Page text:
“Noah is a special player," said VYPE Magazine Publisher Austin Chadwick. "Tough, physical, reliable. He embodied the DNA of Broken Arrow’s team and championship run. Proud of a young man that has turned into an exceptional player and person. We wish him good luck from the crew here at VYPE Oklahoma.”
Cortes is the first Tiger football player to win the award and second BA Athlete to be recognized for a season-end VYPE/Shelter Insurance award. Toree Thompson was named Miss Basketball in 2014 after leading the Tigers to a state championship and undefeated season.
Cortes joins former Mr. Football award winners; Trey’Vonne Barre’-Jenks (2012), Kai Callins-Guthrie (2013), Mason Fine-Locust Grove (2014), Cooper Nunley-Jenks (2015), Shamari Brooks-Union (2016), Joshua Proctor-Owasso (2017).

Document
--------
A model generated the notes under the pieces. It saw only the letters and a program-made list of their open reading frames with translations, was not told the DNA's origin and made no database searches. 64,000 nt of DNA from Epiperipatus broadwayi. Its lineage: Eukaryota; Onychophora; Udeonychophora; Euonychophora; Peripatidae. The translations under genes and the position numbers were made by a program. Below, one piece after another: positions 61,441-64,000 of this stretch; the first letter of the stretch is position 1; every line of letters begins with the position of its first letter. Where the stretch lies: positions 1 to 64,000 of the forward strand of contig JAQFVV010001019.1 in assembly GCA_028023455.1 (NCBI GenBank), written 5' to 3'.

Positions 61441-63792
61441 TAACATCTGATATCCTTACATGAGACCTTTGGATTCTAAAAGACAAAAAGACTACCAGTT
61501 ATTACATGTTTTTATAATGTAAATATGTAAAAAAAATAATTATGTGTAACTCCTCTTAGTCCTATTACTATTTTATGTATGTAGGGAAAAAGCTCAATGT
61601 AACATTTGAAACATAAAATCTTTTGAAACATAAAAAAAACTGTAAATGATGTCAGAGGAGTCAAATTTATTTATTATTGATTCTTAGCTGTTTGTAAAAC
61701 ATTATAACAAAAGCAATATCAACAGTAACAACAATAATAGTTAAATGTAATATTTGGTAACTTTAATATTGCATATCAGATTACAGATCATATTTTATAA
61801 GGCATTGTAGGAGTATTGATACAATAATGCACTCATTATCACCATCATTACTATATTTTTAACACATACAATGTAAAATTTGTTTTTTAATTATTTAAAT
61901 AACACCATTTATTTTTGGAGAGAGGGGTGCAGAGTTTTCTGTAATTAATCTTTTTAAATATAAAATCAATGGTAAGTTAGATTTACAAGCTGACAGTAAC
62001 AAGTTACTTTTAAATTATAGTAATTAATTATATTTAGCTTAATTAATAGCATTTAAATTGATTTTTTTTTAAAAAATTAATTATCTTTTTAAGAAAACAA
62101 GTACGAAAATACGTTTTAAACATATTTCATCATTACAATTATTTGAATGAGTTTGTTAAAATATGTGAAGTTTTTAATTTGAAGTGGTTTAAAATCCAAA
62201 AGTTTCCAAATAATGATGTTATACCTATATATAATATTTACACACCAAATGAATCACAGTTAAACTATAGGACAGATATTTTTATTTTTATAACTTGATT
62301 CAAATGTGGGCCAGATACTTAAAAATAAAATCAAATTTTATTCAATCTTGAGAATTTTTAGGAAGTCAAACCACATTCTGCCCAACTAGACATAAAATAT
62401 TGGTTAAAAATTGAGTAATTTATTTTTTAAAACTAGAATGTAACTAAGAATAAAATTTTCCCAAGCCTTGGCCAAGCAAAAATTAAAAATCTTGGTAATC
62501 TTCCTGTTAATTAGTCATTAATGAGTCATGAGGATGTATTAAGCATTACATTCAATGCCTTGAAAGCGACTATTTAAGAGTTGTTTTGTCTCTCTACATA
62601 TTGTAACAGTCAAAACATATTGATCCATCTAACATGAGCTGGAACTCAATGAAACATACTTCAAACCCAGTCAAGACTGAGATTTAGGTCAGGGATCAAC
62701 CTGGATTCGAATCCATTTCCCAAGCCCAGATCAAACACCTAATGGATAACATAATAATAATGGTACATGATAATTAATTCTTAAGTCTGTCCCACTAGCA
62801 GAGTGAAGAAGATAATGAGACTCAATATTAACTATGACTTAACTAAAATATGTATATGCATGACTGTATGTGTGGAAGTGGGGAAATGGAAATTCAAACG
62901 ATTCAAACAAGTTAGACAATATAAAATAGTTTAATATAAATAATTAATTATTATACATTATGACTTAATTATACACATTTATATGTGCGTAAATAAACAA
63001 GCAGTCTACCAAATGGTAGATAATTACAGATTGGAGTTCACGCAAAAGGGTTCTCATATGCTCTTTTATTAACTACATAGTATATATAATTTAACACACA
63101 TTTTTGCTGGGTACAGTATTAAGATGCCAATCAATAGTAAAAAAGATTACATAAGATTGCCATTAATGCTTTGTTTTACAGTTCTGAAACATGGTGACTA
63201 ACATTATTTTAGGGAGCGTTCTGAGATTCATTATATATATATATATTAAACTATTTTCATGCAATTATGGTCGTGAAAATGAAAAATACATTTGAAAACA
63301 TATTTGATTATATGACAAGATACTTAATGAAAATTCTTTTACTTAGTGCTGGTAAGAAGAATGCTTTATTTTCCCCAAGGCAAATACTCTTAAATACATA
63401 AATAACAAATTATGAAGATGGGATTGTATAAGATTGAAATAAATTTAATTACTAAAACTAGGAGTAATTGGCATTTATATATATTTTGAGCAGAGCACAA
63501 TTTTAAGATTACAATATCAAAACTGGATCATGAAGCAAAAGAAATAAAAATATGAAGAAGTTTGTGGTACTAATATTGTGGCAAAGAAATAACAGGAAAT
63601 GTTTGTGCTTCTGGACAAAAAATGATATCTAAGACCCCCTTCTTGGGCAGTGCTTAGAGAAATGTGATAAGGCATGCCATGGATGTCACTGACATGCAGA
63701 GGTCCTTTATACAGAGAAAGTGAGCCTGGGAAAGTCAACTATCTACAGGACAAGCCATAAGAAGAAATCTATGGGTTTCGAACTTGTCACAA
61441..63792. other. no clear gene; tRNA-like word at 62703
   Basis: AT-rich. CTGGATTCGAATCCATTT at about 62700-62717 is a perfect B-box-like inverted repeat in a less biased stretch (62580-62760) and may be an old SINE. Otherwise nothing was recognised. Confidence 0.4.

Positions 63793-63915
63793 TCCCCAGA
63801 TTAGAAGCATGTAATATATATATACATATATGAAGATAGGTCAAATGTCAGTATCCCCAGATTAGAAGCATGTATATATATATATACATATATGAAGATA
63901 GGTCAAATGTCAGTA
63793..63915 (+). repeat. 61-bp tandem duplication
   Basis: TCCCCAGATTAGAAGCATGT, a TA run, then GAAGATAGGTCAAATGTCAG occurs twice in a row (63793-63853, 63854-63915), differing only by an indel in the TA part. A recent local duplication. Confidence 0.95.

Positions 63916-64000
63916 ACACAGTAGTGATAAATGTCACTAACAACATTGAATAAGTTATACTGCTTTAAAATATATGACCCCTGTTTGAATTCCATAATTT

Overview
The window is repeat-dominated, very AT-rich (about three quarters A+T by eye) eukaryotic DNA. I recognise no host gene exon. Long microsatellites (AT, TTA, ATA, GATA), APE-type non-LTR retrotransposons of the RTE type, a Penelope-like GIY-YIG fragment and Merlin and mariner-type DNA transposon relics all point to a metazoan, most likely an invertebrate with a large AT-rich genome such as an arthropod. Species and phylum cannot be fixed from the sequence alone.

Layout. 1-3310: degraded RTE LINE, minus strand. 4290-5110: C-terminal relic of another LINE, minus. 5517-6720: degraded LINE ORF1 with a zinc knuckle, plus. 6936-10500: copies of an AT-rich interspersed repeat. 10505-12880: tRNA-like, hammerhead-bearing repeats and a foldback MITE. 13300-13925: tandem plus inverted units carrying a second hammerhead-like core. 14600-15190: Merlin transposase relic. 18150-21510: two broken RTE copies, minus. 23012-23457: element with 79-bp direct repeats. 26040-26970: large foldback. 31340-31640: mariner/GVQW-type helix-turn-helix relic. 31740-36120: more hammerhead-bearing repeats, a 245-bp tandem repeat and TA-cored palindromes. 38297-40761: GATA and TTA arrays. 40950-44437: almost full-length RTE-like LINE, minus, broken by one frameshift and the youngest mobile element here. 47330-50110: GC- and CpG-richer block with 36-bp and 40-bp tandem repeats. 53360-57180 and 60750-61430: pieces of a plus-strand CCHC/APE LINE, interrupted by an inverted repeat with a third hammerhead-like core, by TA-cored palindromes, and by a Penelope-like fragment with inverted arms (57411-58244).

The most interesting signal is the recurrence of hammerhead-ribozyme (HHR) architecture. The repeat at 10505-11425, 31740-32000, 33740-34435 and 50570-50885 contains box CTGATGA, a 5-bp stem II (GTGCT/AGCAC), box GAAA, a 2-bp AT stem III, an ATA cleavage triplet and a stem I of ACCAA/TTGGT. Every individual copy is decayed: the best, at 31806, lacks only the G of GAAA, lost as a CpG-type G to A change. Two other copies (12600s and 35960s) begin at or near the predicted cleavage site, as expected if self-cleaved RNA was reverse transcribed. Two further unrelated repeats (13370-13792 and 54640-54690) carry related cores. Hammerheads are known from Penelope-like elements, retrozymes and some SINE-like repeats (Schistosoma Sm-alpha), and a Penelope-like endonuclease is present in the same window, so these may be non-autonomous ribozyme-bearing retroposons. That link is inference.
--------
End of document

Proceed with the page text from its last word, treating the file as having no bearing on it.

Parents of Broken Arrow High School, Freshman Academy and middle school student-athletes may go online to complete necessary forms to assure their child is eligible to begin participation in school athletics.
The completion of such forms as the Emergency Consent Form, Concussion and Head Injury Acknowledgement Form and the Risk/Insurance/Transportation Consent Form is required before a student is eligible to participate in Broken Arrow athletics. Other online forms parents are required to complete include the OSSAA’s Eligibility and Recruiting Forms, the Social Networking Form and the Drug Testing Consent Form.
To begin completion of the forms parents will need to include their child’s first and last names and know their child’s student ID number. An electronic signature of one parent is required.
Student-athletes are also required to have a current physical on file in order to participate in Broken Arrow school-sponsored athletics.
Online completion of the required forms is more convenient for parents and will streamline the process for Broken Arrow athletic department administrators, coaches and trainers. Visit RankOneSport's website to start the online forms process.